Friday, November 19, 2010

Cafe de Olla - One of my Favorites!

A Typical Clay Pot with Hot Coffee
It's been too long since I've written about coffee.  One of my favorite types of coffee anywhere is the Mexican "Cafe de Olla."  It's a strong, dark and delicious kind of coffee that is very traditional in Mexico.  These are the ingredients:

  • 1/2 Cinnamon Stick (ground cinnamon doesn't work as well)
  • "Piloncillo" - this is a hard cone of raw sugar (see picture); in it's absence you can replace this with about 1/2 cup of raw sugar
  • 4 liters of water
  • 10 tablespoons of ground coffee; I've usually seen that they use a dark roast, medium grind; but I've also made it with fine grind
  • A clay pot, if available - see picture. (If not, any pot will do; the word "olla," actually refers to the fact that it's made in a pot rather than a coffee maker)
             (These are the quantities I use; they can be reduced, or adjusted to taste, but if you're using the piloncillo, it's really hard to cut.)

"Piloncillo," Cones of Raw Sugar
  • Place the cinnamon stick (broken up into pieces) and the piloncillo or raw sugar in the pot of cold water.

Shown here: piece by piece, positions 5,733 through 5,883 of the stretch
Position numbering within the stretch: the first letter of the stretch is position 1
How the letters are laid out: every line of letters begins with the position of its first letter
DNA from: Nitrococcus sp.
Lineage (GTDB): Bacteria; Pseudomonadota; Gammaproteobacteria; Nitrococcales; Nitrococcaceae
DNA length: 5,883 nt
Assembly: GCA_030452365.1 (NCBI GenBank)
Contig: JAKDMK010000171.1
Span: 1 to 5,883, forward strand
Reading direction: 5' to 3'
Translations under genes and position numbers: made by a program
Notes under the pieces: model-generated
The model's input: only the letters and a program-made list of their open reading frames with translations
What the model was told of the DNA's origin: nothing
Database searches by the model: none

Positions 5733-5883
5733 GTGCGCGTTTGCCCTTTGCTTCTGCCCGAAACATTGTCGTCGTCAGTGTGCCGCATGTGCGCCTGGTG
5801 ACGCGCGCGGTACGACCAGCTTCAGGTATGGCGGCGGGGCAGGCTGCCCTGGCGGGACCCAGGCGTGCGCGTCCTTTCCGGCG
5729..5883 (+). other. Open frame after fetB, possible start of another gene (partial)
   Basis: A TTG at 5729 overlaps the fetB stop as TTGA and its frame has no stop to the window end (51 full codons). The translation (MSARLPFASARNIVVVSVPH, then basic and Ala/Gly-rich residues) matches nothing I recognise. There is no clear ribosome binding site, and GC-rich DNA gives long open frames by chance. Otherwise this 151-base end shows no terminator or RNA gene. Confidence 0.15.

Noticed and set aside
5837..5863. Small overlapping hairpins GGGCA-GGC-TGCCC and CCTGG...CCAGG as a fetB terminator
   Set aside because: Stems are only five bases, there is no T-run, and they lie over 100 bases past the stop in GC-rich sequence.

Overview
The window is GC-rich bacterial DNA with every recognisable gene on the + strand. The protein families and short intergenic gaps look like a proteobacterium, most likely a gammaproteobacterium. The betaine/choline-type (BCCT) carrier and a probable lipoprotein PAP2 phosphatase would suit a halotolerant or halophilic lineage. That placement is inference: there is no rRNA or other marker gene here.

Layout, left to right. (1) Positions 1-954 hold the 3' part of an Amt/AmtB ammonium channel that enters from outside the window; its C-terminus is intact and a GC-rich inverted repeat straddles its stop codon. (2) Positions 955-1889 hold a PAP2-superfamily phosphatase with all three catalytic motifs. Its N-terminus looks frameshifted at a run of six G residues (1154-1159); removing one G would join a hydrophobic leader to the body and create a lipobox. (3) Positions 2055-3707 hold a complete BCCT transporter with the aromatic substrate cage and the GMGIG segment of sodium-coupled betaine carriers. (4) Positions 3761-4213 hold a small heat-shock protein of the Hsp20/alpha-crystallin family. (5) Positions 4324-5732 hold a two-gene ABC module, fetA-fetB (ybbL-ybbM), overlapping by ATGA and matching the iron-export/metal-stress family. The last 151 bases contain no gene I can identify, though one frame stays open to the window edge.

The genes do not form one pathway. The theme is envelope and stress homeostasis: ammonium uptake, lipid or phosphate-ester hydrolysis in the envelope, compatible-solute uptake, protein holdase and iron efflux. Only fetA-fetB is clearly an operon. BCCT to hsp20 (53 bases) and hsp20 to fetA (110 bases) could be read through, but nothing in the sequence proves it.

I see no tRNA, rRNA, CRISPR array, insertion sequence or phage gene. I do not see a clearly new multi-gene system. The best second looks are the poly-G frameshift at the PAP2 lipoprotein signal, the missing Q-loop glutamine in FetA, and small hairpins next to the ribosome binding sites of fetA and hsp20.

• Bring the water to a boil, stirring occasionally until the sugar is entirely dissolved. (At this point your kitchen will have a wonderful cinnamon aroma, and in fact it could be drunk this way as a cinnamon tea!)
  • Add the coffee while the water is still boiling, and turn off immediately, covering with a lid.
  • Let the coffee "brew" for a about 4-5 minutes, or until the coffee settles to the bottom. I've found that stirring it once after about 3 minutes, and leaving for a few minutes more helps it settle.  After the grounds settle, DO NOT STIR IT. You want to make sure the grounds and the cinnamon stay at the bottom.
  • Served with a ladle as soon as the grounds settle, being sure to scoop out only the liquid, not disturbing grounds from the bottom.  (Of course, you'll probably get a ground or two in the coffee, but if you're careful, this can be pretty much nothing.)

Traditionally, it's served in little clay cups, which are very typical in rural areas in central Mexico (see picture.)
A traditional clay cup.

Although it breaks one of the basic rules of coffee, that water shouldn't be exposed to grounds for more than 4 or 5 minutes, it's a very delicious kind of coffee!  Every rule has at least one exception; Greek and Arabic coffee likewise break this rule.  Some people also add cloves, I guess along with the cinnamon and sugar at the beginning.

Give it a try at home. If you like coffee, I'm sure you'll like this variation.

Tomorrow, or another day, I'll write about the places where I first tried "cafe de olla."

1 comment:

  1. I have poured the coffee through a small strainer to eliminate any bits or pieces from making their way in. Just a tip. GREAT article with pics and all!